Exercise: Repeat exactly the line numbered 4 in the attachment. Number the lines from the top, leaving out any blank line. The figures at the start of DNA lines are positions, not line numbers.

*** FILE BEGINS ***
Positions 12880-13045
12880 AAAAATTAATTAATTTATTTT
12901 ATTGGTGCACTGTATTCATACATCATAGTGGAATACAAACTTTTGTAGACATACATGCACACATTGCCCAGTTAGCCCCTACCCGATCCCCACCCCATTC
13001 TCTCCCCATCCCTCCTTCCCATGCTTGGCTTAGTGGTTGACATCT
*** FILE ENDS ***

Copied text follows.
13001 TCTCCCCATCCCTCCTTCCCATGCTTGGCTTAGTGGTTGACATCT